SEATTLE — The Philadelphia Eagles’ past and present defensive ends will be on opposite sidelines at CenturyLink Field during Sunday’s game against Seattle.
Derek Barnett, the Eagles’ first-round draft pick this year, entered the game hoping to continue his solid rookie season by sacking Seattle’s Russell Wilson.
Marcus Smith, the Eagles’ first-round draft pick in 2014, was looking for a little redemption after getting cut by the team last summer to make room for Barnett.
“I don’t have any anger toward (the Eagles) at all,” Smith told the Seattle Times earlier this season. “But when we do play them, we’ve got to go get that W. That’s what we’ve got to go do.”
Smith struggled with the Eagles.
Then-coach Chip Kelly drafted him with the 26th overall pick to play outside linebacker in defensive coordinator Billy Davis’ 3-4 scheme, but the 6-foot-3, 258-pounder never seemed to fit. That was also the case when coach Doug Pederson and defensive coordinator Jim Schwartz arrived last season and moved him to defensive end in a 4-3 alignment.
Smith played in just 37 games in his three seasons in Philadelphia and got only four sacks.
The Eagles appeared ready to move on when they drafted Barnett 14th overall this year and signed veteran free agent Chris Long to pair with holdovers Brandon Graham and Vinny Curry.
Smith skipped the team’s voluntary offseason workouts and was released in July.
“I wasn’t surprised that they waived me,” Smith said. “I kind of had an idea that it would happen. It was just about what I was going to do next and what team would suit me best.”
The Seahawks were the answer.
Signing with Seattle, Smith was reunited with Seahawks defensive line coach Clint Hurtt, who had been his position coach at the University of Louisville.
“In Philly, Marcus did a lot of different things,” Hurtt told the Seattle Times. “Here, he’s only got to worry about playing one position. It simplifies some things. He’s a smart guy, but it’s hard to play fast when you’ve got to know a lot of stuff.”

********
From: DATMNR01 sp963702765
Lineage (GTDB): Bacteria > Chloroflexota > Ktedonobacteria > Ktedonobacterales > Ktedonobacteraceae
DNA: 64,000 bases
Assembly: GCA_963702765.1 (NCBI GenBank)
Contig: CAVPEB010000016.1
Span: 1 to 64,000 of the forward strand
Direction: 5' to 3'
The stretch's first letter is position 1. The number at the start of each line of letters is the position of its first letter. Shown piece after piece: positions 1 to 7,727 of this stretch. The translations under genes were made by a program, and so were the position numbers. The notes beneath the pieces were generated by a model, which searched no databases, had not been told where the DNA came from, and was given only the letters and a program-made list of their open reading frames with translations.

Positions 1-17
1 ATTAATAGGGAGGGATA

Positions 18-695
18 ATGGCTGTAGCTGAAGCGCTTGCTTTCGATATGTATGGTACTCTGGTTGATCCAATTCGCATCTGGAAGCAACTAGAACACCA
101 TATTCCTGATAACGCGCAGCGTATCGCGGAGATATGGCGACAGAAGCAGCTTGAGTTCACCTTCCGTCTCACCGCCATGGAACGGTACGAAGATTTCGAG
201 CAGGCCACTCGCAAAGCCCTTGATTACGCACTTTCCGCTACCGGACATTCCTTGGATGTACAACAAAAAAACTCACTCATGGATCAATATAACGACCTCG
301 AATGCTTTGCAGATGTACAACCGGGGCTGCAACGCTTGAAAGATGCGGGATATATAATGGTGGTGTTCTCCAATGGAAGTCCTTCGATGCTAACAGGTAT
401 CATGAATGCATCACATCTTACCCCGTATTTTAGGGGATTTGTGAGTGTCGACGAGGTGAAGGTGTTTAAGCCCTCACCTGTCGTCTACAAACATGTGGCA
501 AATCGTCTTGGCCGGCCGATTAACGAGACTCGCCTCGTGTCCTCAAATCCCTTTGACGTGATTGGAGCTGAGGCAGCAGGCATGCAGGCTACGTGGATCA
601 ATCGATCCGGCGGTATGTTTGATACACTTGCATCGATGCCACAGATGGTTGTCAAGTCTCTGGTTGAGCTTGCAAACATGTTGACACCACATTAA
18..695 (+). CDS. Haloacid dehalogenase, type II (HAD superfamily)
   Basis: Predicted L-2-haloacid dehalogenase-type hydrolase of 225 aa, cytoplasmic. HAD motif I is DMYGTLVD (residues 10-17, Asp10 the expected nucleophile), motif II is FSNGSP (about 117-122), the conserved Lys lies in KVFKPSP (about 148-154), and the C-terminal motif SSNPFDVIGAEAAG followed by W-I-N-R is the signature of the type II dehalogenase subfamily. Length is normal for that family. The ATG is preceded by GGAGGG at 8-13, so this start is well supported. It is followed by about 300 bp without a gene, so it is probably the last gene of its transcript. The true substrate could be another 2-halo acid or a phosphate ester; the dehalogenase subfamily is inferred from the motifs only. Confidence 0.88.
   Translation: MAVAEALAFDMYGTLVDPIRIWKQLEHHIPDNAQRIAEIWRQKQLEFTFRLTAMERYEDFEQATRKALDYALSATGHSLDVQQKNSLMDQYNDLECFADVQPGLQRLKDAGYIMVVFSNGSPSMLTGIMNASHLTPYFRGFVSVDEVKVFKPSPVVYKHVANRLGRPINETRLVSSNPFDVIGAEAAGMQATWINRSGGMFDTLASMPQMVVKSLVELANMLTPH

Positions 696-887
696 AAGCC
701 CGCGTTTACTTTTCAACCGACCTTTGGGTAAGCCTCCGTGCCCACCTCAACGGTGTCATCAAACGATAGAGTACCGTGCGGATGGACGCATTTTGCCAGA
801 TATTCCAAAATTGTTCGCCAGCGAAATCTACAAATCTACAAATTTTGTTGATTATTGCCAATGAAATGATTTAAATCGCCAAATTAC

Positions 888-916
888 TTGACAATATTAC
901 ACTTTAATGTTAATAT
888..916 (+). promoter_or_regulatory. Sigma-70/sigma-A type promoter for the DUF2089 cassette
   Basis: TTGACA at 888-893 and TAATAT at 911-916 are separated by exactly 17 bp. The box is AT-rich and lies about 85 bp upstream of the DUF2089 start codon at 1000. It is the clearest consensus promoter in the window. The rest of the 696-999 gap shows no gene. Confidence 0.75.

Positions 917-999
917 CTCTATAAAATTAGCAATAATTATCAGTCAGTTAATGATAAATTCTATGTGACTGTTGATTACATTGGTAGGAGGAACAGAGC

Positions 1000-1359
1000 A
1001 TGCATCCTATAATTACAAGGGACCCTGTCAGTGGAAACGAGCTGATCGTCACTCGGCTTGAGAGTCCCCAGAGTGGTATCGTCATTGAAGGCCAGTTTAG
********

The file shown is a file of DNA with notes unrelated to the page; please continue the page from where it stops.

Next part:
Smith has had modest success with the Seahawks.
He entered Sunday’s game with 11 tackles and 2.5 sacks in nine games. Last week against San Francisco, he made three tackles and had a sack.
“I know I didn’t have a great start to my career,” Smith said. “But I knew that coming here I could eventually revamp it and get back to where I want to be.”
Barnett is off to a much better start.
The 6-3, 259-pounder entered Sunday’s game with 4.5 sacks, ranking third on the team behind defensive end Brandon Graham (seven) and defensive tackle Fletcher Cox (5.5). His 25 quarterback pressures/hurries are second-most behind Cox’s 27.
“I think the thing that’s impressed me more about Derek is he’s been good in the run game,” Schwartz said last week. “He’s known as a pass rusher, but he’s been very consistent in the run game.”
The Eagles drafted Barnett primarily because of his pass-rushing ability. The 21-year-old had 33 career sacks at the University of Tennessee, breaking the school record set by the late Reggie White (32).
It took a while for Barnett to become a factor for the Eagles, however.
He didn’t record his first sack of the season until the sixth game, at Carolina. But he’s since had a pair of two-sack games, against Washington on Oct. 23 and at Dallas on Nov. 19.
“I’m not running by people like I did in college,” Barnett told the team’s website after the Cowboys game. “I’m doing different things. That’s what I had to learn early on. The more things you do, the more they have to respect you.”
Barnett picked up pointers from Graham, Curry and Long.
He learned the importance of being versatile, of developing a variety of moves to get past strong, agile NFL offensive tackles.
“We talk every day,” Graham said last week. “He was feeling a little frustrated earlier in the season, but I kept telling him that sacks come in bunches. I knew it would happen for him eventually because of how hard he works. He’s relentless every time he’s out there.”